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Smith v. Wedekind

Supreme Court of Nebraska

March 1, 2019

Scott William Smith, individually and on behalf of Aiden James Smith and Kayleigh-Ann Marie Smith, minor children, appellant,
v.
Brandy Leigh Wedekind and Zach Wedekind, a married couple, appellees.

         1. Judgments: Appeal and Error. When dispositive issues on appeal present questions of law, an appellate court has an obligation to reach an independent conclusion irrespective of the decision of the court below.

         2. Constitutional Law: Rules of the Supreme Court: Statutes: Notice: Appeal and Error. Neb. Ct. R. App. P. § 2-109(E) (rev. 2014) requires that a party presenting a case involving the constitutionality of a statute must file and serve notice with the Supreme Court Clerk at the time of filing the party's brief.

         3. Constitutional Law: Statutes: Notice: Appeal and Error. A notice to the Supreme Court Clerk assists the clerk and the Nebraska Supreme Court in ensuring that an appeal involving the constitutionality of a statute is heard by the full court, as required by article V, § 2, of the Nebraska Constitution.

         4. _: _: _: _ . When the issue of the constitutionality of a statute is merely contained in an ordinary pleading, the Supreme Court Clerk is not put on notice that the appeal should be specially processed.

         5. Constitutional Law: Rules of the Supreme Court: Statutes: Appeal and Error. The constitutionality of a statute for purposes of article V, § 2, of the Nebraska Constitution and Neb. Ct. R. App. P. § 2-109(E) (rev. 2014) includes both facial and as-applied challenges.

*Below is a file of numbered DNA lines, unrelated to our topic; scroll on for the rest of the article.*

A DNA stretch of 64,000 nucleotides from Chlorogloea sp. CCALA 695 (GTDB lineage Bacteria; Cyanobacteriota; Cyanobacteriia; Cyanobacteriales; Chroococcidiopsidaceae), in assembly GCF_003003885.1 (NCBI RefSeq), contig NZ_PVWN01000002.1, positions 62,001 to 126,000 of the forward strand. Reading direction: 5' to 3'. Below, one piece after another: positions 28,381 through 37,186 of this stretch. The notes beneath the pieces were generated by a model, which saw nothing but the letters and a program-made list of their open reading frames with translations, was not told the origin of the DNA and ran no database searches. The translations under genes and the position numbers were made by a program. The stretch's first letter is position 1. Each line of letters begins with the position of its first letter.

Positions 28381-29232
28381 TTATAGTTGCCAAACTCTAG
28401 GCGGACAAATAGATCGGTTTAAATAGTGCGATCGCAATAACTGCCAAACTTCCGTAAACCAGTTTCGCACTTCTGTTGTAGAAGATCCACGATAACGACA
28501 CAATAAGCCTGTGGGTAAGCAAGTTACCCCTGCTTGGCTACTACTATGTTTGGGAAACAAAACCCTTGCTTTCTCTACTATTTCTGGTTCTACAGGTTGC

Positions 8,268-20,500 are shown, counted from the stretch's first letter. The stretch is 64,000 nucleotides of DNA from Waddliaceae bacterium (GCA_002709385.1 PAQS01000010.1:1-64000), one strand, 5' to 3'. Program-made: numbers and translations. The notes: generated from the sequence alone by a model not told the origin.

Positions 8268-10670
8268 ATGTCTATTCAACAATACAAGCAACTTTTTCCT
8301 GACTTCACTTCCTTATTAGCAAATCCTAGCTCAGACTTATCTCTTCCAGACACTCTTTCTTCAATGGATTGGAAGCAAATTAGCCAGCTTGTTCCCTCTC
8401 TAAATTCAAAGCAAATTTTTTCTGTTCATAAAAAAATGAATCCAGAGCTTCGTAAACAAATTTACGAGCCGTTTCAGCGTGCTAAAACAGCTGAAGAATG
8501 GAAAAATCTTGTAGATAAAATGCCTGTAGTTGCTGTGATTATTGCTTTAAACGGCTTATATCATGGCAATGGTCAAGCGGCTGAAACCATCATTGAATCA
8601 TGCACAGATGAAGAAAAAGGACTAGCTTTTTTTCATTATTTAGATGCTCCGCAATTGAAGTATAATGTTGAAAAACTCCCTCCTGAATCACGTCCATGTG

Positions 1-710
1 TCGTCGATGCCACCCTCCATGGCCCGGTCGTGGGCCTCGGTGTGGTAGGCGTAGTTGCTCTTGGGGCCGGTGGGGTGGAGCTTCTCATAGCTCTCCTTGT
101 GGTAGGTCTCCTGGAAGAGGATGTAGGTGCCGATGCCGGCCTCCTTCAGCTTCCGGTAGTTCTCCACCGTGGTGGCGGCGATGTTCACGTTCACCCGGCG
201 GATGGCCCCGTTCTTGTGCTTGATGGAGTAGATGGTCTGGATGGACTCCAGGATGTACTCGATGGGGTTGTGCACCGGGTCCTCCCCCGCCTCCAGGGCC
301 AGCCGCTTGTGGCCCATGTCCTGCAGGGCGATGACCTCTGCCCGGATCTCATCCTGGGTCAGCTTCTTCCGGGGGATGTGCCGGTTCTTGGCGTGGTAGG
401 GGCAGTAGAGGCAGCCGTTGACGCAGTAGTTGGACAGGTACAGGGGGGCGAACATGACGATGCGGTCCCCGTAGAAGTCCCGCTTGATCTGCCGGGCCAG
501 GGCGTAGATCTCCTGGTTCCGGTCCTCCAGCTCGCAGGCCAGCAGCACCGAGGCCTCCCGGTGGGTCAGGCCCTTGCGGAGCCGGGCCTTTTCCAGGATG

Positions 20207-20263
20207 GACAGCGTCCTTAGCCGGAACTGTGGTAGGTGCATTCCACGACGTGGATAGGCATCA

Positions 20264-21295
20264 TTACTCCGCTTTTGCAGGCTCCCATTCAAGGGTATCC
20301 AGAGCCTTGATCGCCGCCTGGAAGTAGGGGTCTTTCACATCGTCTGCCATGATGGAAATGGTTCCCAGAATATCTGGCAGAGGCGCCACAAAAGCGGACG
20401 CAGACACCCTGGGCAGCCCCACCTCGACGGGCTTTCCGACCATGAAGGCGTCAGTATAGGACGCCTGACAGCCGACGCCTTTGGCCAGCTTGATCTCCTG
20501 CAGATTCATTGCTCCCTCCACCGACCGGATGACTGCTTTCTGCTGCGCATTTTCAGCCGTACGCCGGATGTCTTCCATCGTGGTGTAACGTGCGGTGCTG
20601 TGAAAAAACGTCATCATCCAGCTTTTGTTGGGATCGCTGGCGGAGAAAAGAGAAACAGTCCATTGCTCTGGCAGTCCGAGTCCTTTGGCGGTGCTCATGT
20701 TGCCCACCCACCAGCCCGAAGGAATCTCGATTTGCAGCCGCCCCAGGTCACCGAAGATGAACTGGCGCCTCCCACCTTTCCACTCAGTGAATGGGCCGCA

6. _: _: _: _ . Strict compliance with Neb. Ct. R. App. P. § 2-109(E) (rev. 2014) is necessary whenever a litigant challenges the constitutionality of a statute, regardless of how that constitutional challenge may be characterized.

         [302 Neb. 388] 7. _:::. If a party fails to observe Neb. Ct. R. App. P. § 2-109(E) (rev. 2014), the Nebraska Supreme Court will not consider the constitutionality of the statute under attack.

         8. Constitutional Law: Statutes: Legislature: Appeal and Error. Whether or not a constitutional challenge is characterized by an appellant as a challenge to a statute, when the appeal challenges the constitutionality of an act explicitly permitted by a statute, it is a case "involving the constitutionality of an act of the Legislature," as described in article V, § 2, of the Nebraska Constitution.

         9. Constitutional Law: Rules of the Supreme Court: Notice: Statutes: Appeal and Error. The Nebraska Supreme Court must have notice under Neb. Ct. R. App. P. § 2-109(E) (rev. 2014) of an implicit challenge to a statute that explicitly authorizes the alleged unconstitutional act in order to ensure that the issue of the constitutionality of the statute is heard by a full court.

         10. Constitutional Law: Rules of the Supreme Court: Statutes: Appeal and Error. A litigant cannot avoid the requirements of Neb. Ct. R. App. P. § 2-109(E) (rev. 2014) and the concurrent requisite scrutiny for invalidating statutory provisions merely by failing to cite to the statute that authorizes the constitutionally challenged act.

          Appeal from the District Court for Cass County: Michael A. Smith, Judge. Affirmed.

          Scott William Smith, pro se.

          No appearance for appellees.

          Heavican, C.J., Miller-Lerman, Cassel, Stacy, Funke, Papik, and Freudenberg, JJ.

          FREUDENBERG, J.

         NATURE OF CASE

         The plaintiff in a declaratory judgment action appeals from the district court's sua sponte denial, without a hearing, of his application to proceed in forma pauperis. The court did so under its authority conferred by Neb. Rev. Stat. § 25-2301.02 (Reissue 2016). The plaintiff does not challenge the statute directly, but argues that the lack of a hearing was [302 Neb. 389] unconstitutional. The plaintiff did not file a notice under Neb. Ct. R. App. P. § 2-109(E) (rev. 2014), ...


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